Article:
The Daring Spiciness of Manado

The regional flavours of this town are definitely not for the faint of palate, but if you dare to give it a try, it will be worth it.

As the capital city of North Sulawesi province, and the second largest city in Sulawesi after Makassar, Manado is one of Indonesia’s popular holiday destinations. When conversing about this city, two things usually come to the mind of avid travellers: the magnificently vibrant world of underwater marine wonders at Bunaken, and the unforgettable flavours of the rich regional cuisine on offer.


This dish is more popularly known by its other name, Bubur Manado (Manadonese porridge). Tinutuan immediately stands apart from other types of Indonesian porridge thanks to the corn and spinach topping. The porridge itself is made from rice and crookneck pumpkin, usually served with salted fish and sambal terasi, and is really popular for breakfast.

Dabu dabu

Manadonese people love their chillies (or rica, in Manadonese) and all their dishes should be accompanied by a spicy condiment. Slightly different from most types of sambal in Indonesia, this town’s take on sambal is called dabu-dabu, and is made from chopped red chillies, bird’s eye chillies, shallots, and green tomatoes, mixed with fresh calamansi juice (which can be replaced by kaffir lime or lemon juice). It’s refreshing, yet at the same time hot, and is perfect to accompany grilled fish and seafood.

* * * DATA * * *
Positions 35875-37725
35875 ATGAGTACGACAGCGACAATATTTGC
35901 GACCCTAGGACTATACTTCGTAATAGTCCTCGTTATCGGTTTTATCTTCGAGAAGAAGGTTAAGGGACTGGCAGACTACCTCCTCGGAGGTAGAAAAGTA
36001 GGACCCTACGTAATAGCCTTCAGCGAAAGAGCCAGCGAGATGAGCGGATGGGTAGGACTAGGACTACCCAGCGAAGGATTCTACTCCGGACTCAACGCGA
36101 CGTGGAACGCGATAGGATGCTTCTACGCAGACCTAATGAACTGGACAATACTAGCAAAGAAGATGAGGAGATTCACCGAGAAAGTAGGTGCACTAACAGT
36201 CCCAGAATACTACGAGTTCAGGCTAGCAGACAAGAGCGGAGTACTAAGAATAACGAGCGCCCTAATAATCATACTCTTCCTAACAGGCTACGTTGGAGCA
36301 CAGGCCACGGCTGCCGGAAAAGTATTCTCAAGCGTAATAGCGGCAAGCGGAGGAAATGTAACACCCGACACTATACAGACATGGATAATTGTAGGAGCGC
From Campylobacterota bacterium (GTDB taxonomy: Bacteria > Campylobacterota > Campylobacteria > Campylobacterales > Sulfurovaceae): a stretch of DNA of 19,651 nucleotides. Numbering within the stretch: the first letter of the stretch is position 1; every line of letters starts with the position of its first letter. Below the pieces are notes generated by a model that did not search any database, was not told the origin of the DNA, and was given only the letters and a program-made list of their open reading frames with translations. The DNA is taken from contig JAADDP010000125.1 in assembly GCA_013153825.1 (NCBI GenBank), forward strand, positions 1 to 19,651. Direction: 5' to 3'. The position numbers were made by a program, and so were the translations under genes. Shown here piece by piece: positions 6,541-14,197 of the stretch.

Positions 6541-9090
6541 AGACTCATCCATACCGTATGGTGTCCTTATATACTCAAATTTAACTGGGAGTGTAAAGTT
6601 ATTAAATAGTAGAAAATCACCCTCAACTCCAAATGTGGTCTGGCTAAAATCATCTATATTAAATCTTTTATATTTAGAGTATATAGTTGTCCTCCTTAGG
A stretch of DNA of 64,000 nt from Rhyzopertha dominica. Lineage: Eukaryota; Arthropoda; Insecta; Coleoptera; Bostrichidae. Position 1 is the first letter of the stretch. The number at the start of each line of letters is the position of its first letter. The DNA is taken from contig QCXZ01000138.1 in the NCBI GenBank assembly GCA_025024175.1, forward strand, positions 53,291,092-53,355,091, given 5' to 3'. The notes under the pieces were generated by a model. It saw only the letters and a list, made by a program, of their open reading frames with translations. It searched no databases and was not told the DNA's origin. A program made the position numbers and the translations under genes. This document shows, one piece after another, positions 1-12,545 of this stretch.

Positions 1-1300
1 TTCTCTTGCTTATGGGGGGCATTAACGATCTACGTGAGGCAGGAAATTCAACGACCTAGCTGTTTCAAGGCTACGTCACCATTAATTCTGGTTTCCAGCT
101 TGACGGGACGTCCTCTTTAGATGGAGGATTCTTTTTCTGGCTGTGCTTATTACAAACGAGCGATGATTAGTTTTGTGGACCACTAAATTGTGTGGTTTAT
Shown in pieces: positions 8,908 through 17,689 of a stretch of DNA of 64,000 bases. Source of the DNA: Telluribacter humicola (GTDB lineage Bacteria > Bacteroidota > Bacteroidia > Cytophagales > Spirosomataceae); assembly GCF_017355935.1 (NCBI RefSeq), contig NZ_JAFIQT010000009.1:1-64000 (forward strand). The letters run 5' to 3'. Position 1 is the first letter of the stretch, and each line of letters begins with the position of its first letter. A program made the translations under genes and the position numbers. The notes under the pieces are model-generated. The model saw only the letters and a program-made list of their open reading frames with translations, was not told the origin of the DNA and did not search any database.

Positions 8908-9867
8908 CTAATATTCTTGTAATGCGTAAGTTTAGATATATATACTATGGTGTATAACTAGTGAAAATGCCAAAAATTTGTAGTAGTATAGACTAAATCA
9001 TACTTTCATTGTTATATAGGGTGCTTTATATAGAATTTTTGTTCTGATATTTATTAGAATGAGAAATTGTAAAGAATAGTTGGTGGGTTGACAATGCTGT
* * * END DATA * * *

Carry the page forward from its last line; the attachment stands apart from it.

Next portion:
Cakalang fufu

Cakalang is made from skipjack tuna that has been cleaned, split into two and clipped on a bamboo frame. Afterwards, the fish is cured using soda powder, salt and spices, before going through a smoking process. The curing and smoking process create pungent flavours that make cakalang fufu a versatile ingredient to be used in many dishes. When processed correctly, cakalang fufu can last for a month, making it a popular item for travellers to buy and bring home. Cakalang fufu is usually consumed with steamed rice and dabu-dabu, as well as shredded and cooked in spicy rica-rica (chilli) mixture to be put on top of rice or noodles.